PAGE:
As the children’s book has it, everyone poops. By and large, in the developed world, this means the toilet flush is our last contact with what might be our lowest common denominator.
But what comes next? That poo, after all, goes somewhere. And in America, it basically means that local municipalities make a choice: human waste can go to a landfill, a field, or an incinerator.
The landfill and the incinerator seem clear enough, but can we really put human waste on the fields where we grow our food, or play with our kids?
Human waste becomes “sludge” when it passes through municipal water treatment facilities, and it can be treated and turned into Class A or Class B biosolids (as defined by the EPA).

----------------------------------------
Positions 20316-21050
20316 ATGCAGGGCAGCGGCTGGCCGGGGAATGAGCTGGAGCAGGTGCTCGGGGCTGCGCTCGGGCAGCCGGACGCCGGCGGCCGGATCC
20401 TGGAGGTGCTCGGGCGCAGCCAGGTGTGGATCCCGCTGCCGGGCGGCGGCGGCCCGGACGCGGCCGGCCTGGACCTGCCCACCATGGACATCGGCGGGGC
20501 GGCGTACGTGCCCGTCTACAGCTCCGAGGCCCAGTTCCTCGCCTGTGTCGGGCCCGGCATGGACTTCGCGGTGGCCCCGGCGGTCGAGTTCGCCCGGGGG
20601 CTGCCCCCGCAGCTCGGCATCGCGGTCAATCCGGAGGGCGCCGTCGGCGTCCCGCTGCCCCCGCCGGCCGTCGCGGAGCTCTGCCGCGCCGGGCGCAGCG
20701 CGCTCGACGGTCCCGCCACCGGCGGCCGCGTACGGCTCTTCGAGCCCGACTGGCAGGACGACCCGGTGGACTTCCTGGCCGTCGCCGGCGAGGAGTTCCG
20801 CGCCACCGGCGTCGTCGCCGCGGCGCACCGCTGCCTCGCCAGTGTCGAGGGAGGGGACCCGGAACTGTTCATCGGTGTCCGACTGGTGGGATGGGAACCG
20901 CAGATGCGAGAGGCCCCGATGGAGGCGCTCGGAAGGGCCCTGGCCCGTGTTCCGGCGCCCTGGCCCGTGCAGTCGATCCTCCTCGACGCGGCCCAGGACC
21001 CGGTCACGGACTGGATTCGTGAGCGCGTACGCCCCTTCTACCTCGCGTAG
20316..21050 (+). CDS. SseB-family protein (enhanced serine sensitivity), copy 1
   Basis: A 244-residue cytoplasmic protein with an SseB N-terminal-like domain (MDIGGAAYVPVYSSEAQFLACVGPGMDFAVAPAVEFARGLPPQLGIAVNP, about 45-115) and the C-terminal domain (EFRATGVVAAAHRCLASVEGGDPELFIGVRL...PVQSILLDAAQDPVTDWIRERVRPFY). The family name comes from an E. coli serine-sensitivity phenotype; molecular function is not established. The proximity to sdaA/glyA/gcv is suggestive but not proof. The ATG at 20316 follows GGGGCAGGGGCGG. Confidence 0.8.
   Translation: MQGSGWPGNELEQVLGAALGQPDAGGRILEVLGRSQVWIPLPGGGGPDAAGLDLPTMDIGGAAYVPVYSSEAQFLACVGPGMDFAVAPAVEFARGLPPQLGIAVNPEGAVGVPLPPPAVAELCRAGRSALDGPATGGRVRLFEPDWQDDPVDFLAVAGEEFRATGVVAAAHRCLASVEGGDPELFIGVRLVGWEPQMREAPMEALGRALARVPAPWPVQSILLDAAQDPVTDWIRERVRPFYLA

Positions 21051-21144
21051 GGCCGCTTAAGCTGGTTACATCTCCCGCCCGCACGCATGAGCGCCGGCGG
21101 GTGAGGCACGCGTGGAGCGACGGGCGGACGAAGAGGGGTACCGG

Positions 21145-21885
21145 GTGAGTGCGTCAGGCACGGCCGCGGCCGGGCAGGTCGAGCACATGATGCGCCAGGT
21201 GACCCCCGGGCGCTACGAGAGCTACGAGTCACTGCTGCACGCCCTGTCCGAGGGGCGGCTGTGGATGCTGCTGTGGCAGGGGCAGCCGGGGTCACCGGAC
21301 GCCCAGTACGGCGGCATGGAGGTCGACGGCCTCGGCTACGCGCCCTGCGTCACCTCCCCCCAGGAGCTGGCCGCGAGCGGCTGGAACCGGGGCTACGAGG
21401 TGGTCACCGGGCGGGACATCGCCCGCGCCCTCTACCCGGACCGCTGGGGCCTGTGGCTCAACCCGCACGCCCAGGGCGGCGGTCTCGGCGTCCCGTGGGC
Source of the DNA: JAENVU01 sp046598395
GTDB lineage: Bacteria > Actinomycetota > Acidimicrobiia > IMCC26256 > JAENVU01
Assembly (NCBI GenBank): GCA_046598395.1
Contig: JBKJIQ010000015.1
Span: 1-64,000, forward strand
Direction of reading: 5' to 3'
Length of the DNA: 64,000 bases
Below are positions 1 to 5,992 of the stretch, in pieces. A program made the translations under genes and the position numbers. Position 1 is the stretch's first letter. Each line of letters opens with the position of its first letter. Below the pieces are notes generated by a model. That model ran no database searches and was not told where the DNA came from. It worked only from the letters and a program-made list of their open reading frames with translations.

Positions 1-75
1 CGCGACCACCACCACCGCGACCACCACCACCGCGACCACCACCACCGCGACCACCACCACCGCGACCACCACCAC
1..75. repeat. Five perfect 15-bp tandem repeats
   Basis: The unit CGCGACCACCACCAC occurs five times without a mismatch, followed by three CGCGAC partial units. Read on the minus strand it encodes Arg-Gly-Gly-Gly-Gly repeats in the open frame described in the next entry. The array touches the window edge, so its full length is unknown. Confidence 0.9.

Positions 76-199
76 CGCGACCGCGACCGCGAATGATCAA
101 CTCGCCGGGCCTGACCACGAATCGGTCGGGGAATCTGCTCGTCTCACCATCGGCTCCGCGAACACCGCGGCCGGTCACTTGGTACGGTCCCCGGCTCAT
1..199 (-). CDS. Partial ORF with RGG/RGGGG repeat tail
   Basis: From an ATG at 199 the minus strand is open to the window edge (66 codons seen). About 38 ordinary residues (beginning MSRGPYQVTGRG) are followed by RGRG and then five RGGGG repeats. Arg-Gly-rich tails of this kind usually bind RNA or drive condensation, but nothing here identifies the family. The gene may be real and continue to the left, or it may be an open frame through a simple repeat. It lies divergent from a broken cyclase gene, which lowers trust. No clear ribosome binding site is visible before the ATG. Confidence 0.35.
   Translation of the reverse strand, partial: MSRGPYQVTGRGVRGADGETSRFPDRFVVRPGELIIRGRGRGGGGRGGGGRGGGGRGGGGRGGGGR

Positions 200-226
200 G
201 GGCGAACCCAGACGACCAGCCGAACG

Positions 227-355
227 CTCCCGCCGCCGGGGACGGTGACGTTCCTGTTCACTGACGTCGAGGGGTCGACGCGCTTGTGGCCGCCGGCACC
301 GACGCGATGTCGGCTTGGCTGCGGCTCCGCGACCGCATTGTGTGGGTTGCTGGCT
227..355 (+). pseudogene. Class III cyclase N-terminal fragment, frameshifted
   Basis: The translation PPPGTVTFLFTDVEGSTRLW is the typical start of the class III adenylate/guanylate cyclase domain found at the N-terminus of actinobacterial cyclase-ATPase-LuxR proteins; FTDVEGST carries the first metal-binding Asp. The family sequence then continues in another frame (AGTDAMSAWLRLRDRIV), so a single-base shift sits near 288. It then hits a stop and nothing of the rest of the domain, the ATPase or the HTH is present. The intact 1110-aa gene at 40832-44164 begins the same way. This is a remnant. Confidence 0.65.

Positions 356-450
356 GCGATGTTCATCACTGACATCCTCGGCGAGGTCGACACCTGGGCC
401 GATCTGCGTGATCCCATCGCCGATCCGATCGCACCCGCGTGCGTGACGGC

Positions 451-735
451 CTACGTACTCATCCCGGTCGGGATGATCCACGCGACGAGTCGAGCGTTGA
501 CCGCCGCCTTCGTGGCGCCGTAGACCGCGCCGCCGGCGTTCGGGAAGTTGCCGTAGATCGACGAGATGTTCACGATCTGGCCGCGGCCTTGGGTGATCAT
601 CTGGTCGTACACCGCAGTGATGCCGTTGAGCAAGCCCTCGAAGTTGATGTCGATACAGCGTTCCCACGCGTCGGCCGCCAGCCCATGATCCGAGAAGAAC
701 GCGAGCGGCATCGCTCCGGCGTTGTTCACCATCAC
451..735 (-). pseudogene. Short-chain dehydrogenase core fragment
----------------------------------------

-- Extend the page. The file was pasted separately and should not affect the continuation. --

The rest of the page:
In terms of land application (spreading the biosolids on the ground as fertilizer), exceptional quality—Class A—biosolids can be used in small amounts with no buffer requirements or crop type/harvesting restrictions. These “exceptional quality” biosolids meet EPA requirements for low levels of metals and bugs.
If used in large quantities, Class A biosolids do have buffer requirements, but no crop harvesting restrictions.
Class B biosolids, on the other hand, basically always have buffer requirements, public access, and crop harvesting restrictions (Class B biosolids are treated, but still contain detectible levels of metals/pathogens).